The New Face of Fixed Income

For the last 30 years bonds have helped boost portfolios. With fixed income prices now falling, it’s time to rethink how these assets fit in a portfolio.

You might remember the 80s for its funny hairstyles, tight jeans and a variety of new-wave music. What may not come to mind is the start of a deflationary period that has created many happy bond investors.

Fast forward 30-plus years and the landscape is somewhat different – although funny hairstyles, tight jeans and experimental music still remain, creeping higher interest rates and signs of an inflationary environment means that gone are the days of viewing bonds as the path to greater returns.

So, then, what are they viewed as, and is there still a place for them in your portfolio?

a changing role

Simply put, when interest rates rise, bond prices fall. This is because investors won’t pay for a bond that has a lower interest rate, which ultimately decreases the value of the bond.

Beginning in the early 1980s, bond yields began to move lower as the threat of inflation subsided. This allowed investors to enjoy a combination of high current income and strong capital gains without much volatility – a trend that has been in place for several decades.

But now, with bond yields rising, fixed income prices are falling. As a result, their purpose in your portfolio is changing.

“The role that fixed-income plays going forward is really as a diversifier,” says Les Grober, Senior Vice-President and Head of Asset Allocation with Investors Group. “One of the big reasons investors still want to own bonds in their portfolio is that the correlation between bond prices and stock prices is still negative.”

Since bonds and stocks tend to move in different directions, from a diversification standpoint, owning bonds in your portfolio can reduce its overall volatility.

“Bonds still provide a safe-haven,” says Grober. “They’re there to preserve capital, and provide diversification benefits and dampen down one’s volatility in a portfolio. That’s a significantly different role than what they’ve played in the past.”

value of diversification

Steve Rogers, Investment Strategist with Investors Group Investment Management, highlights the value of this type of diversification.

“There’s always value in low correlation assets within a portfolio,” says Rogers. “Combining assets to improve returns, without increasing your risk, is key.”

a changing sentiment

Changing one’s view of the role fixed-income has been playing, from a portfolio booster to a diversifier can be a challenge for some investors, but adjusting your investment choices so they adapt to the current climate is important.

“We’re likely in the very early innings of an inflationary environment,” says Grober. “There’s big question mark about what that looks like and how we get there, but most people would agree that the deflationary risk we’ve been fighting since the financial crisis is ending.”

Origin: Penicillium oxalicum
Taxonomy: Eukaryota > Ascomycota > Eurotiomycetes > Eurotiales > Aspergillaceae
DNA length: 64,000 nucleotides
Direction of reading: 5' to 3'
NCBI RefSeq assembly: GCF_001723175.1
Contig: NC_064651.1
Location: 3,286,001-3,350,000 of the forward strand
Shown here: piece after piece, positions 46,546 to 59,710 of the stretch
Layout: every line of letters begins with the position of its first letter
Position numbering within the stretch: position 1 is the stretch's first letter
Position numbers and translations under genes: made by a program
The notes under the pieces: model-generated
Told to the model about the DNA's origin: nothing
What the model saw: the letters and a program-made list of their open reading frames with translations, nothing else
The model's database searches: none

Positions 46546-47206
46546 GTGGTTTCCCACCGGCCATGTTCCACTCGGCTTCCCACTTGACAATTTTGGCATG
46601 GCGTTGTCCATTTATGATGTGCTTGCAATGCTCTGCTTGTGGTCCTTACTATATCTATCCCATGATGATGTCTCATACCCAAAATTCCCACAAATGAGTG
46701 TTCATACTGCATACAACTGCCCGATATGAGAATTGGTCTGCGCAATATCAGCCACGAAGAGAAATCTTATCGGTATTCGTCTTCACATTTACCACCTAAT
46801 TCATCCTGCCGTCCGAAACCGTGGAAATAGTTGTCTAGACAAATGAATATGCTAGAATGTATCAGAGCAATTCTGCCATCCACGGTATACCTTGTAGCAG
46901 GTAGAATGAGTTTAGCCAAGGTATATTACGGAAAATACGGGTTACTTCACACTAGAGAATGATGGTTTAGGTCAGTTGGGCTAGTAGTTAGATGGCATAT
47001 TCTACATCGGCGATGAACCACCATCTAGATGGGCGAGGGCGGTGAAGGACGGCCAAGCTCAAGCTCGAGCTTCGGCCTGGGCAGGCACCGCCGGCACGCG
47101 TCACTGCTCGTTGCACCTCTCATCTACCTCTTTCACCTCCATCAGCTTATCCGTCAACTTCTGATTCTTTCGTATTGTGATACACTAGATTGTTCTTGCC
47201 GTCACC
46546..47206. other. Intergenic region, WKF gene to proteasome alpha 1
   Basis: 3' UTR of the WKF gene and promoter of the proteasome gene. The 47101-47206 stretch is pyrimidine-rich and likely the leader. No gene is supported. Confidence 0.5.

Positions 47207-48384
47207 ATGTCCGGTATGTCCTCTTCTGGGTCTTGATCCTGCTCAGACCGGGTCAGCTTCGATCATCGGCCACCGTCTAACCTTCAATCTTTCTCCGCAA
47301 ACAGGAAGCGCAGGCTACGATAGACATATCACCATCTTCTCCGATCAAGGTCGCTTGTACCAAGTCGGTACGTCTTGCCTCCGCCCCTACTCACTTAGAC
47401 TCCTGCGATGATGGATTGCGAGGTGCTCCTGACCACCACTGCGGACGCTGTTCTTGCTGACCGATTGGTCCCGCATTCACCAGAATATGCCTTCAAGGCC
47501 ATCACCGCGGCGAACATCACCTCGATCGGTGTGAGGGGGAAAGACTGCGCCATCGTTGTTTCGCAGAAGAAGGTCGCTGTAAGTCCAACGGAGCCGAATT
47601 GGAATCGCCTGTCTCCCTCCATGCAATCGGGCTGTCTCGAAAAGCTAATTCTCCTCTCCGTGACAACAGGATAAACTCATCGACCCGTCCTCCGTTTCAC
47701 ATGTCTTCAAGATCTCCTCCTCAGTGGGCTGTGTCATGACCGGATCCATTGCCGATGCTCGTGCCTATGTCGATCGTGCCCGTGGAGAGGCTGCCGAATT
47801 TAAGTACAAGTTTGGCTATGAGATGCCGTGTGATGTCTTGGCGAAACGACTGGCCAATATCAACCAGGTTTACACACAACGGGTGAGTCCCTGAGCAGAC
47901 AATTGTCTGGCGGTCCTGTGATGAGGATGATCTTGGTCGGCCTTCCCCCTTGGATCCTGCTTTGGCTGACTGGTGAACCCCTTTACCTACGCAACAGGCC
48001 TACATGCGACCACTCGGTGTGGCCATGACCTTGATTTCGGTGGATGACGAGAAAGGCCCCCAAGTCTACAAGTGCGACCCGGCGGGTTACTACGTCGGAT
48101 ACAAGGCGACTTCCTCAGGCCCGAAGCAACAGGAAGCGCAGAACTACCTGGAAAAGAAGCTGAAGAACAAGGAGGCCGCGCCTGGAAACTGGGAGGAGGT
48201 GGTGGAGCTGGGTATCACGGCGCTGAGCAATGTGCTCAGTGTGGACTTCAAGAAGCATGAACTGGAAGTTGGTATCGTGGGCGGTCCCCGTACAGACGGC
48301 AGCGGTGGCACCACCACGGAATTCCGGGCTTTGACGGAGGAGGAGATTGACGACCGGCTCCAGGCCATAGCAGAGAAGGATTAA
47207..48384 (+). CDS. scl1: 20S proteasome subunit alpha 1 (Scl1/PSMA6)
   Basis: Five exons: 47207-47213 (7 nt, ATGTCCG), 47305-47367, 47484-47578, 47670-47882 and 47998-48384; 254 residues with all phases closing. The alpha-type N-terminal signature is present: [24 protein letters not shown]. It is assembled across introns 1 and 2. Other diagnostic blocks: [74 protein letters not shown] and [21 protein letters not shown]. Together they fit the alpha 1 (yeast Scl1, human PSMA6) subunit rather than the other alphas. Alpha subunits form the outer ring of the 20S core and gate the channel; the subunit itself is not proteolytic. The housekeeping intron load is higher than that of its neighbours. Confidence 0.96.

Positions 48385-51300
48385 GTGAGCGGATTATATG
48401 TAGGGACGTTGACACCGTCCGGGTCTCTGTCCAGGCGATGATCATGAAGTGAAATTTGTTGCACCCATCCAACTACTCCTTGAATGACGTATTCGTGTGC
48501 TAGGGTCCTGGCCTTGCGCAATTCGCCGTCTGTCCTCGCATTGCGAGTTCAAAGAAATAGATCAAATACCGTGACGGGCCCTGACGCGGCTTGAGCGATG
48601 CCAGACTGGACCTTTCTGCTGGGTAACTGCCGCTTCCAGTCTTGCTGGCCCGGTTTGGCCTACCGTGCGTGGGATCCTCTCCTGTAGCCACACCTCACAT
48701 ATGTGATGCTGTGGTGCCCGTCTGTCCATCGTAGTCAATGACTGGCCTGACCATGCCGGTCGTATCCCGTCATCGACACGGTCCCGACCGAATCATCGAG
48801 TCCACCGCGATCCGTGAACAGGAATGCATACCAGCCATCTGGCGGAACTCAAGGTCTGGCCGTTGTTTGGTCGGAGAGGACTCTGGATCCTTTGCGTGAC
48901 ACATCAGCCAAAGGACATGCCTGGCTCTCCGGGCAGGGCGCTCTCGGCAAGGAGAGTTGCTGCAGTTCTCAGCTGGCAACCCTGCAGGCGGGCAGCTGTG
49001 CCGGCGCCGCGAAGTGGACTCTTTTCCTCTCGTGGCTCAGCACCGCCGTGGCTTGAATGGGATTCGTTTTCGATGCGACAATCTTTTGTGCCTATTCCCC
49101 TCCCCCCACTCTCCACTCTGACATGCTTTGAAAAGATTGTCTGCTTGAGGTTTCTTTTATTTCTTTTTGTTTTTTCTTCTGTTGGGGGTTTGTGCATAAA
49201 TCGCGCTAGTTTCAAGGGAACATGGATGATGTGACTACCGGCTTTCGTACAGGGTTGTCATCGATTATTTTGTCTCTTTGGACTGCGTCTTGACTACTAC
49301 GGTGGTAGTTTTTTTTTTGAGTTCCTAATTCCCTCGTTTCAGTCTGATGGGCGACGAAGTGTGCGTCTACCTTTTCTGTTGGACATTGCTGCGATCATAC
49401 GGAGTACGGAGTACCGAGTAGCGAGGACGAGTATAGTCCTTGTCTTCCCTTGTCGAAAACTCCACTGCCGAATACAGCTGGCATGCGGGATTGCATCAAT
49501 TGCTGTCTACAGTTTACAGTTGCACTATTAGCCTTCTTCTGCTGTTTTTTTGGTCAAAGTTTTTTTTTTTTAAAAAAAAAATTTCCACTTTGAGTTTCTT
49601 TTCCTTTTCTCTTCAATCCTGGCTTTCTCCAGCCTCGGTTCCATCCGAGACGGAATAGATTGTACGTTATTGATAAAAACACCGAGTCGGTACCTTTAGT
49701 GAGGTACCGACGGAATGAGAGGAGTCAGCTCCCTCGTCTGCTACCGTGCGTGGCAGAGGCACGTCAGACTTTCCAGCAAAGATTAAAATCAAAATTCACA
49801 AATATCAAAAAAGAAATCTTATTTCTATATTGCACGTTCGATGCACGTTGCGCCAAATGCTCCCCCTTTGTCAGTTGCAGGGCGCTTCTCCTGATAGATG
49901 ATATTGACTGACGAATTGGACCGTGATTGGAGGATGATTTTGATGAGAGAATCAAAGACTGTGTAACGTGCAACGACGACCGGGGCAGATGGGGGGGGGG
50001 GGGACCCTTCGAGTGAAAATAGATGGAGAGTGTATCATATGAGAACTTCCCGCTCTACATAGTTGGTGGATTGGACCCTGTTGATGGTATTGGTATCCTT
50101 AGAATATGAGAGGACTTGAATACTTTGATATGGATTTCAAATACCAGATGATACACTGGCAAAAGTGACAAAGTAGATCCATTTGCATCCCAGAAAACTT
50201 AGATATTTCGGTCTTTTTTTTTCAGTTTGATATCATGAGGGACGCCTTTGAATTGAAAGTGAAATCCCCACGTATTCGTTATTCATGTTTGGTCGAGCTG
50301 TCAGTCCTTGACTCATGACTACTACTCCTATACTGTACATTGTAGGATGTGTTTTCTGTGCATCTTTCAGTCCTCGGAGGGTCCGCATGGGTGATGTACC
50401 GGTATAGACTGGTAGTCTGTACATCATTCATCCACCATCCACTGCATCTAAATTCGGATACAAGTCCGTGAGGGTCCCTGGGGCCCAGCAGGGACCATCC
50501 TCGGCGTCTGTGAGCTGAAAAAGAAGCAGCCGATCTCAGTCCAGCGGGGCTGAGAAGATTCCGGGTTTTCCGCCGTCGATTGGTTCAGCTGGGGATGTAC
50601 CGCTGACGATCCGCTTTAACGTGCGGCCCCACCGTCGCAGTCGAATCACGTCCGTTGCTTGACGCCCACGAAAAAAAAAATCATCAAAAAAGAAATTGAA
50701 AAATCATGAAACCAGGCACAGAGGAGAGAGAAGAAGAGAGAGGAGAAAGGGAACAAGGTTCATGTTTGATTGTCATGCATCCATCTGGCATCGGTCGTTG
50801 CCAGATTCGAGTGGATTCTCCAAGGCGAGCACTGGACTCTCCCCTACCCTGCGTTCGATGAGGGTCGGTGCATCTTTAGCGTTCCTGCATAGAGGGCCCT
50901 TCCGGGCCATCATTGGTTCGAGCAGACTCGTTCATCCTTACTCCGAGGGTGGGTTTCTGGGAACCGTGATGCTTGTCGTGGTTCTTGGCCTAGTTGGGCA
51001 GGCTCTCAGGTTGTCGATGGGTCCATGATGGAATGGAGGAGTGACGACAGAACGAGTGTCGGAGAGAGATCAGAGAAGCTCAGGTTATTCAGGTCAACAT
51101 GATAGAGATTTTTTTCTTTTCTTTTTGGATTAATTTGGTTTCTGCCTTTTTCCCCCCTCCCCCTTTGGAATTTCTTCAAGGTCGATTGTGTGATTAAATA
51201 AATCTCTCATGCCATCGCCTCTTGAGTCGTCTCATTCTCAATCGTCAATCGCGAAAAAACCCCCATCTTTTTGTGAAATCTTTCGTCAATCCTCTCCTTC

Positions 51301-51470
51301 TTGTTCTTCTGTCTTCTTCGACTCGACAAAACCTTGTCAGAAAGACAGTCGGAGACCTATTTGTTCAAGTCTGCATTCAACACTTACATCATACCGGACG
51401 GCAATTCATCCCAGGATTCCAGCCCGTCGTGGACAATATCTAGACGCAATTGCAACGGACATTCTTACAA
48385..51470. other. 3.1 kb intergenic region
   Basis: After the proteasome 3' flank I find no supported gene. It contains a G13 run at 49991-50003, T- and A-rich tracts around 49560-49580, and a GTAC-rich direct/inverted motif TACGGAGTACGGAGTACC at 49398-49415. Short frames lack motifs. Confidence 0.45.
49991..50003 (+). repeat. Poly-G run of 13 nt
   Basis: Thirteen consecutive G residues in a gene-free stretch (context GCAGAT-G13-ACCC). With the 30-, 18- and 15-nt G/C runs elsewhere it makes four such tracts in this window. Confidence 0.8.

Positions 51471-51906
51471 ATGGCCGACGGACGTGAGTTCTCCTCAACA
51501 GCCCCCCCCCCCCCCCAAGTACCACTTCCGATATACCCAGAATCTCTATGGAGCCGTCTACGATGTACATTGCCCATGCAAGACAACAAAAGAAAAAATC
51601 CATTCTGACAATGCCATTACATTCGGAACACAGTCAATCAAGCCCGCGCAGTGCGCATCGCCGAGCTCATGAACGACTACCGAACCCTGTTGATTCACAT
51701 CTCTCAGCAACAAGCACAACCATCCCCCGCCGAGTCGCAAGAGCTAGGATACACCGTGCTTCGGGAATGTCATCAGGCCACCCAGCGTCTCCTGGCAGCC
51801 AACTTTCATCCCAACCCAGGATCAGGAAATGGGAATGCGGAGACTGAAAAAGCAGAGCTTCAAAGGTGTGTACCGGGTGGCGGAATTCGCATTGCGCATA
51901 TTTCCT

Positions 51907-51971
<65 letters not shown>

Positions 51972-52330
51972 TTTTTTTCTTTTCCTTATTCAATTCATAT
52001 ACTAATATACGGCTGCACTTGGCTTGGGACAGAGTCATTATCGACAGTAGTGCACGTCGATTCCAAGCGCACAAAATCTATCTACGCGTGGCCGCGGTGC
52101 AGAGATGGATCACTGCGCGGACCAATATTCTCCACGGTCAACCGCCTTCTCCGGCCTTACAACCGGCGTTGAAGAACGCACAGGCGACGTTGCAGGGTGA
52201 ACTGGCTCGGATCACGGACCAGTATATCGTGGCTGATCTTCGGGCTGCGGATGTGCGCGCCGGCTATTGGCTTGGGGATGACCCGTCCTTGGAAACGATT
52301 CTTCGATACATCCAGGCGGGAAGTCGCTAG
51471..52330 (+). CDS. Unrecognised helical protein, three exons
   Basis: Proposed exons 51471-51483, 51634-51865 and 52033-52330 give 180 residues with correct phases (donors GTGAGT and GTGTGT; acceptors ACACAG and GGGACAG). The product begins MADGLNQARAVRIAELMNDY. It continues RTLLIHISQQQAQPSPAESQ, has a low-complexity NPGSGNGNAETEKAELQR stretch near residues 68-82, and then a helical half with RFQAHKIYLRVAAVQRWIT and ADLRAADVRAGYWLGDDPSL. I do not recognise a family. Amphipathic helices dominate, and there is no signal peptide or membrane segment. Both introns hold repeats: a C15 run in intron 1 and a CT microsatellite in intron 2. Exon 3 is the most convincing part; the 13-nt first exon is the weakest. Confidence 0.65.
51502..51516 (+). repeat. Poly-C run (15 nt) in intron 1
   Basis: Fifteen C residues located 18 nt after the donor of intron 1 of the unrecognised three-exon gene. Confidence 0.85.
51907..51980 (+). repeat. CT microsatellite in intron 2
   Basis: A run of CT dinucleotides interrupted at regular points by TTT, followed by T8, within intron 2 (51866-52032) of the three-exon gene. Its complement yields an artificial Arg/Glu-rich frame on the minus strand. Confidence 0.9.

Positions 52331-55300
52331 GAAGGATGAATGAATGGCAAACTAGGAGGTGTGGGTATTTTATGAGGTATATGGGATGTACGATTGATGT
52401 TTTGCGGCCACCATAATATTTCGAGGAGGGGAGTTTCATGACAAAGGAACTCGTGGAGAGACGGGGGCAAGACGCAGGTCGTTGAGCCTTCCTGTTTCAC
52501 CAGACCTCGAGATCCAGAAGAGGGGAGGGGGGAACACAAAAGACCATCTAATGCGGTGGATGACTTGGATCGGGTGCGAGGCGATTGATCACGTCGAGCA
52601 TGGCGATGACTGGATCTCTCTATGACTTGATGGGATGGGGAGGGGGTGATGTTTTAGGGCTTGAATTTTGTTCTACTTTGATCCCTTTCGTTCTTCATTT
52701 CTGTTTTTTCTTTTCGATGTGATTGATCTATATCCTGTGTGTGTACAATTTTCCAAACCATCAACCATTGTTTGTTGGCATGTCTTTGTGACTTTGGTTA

The new role that bonds can play in your portfolio is a good place to start, and advice from your financial advisor can help you make the decisions that are right for you.

About David Kindy

David has been a keen and active investor in his overall financial health since high school and a client of Investors Group for the past 10 years. As a result of a down turn in the water treatment industry, David decided to take a new path in his career from being a global project manager and became a licensed financial professional with Investors Group. Investors Group, a top performing financial services company, blending with his high moral value made for an easy career transition. This allows David to help individuals with their own financial health and help protect families from life’s uncertainties. David also donates time and money to many philanthropic activities supporting many non-profit and charitable organizations. As a foster parent for the Lion’s Foundation of Canada Dog Guides, David and his wife have raised 8 dogs for the program. He sits on the Orillia Rowing Club board helping to steer the club to a prosperous future. David has also served on the Recreational Advisor Committee for the City of Orillia for the past 3 years. Recently, David has become involved with COPE Service Dogs, a charity out of Barrie that helps youth at risk with their Canines in the Classroom program which, ultimately leads to trained mobility assistance dogs. Regardless of age or income, David enjoys working with clients to reach their goals for a financial secure future utilizing the 6 pillars of financial planning: Cash Management, Education Planning, Investment Planning, Tax Planning, Retirement Planning and Estate Planning.
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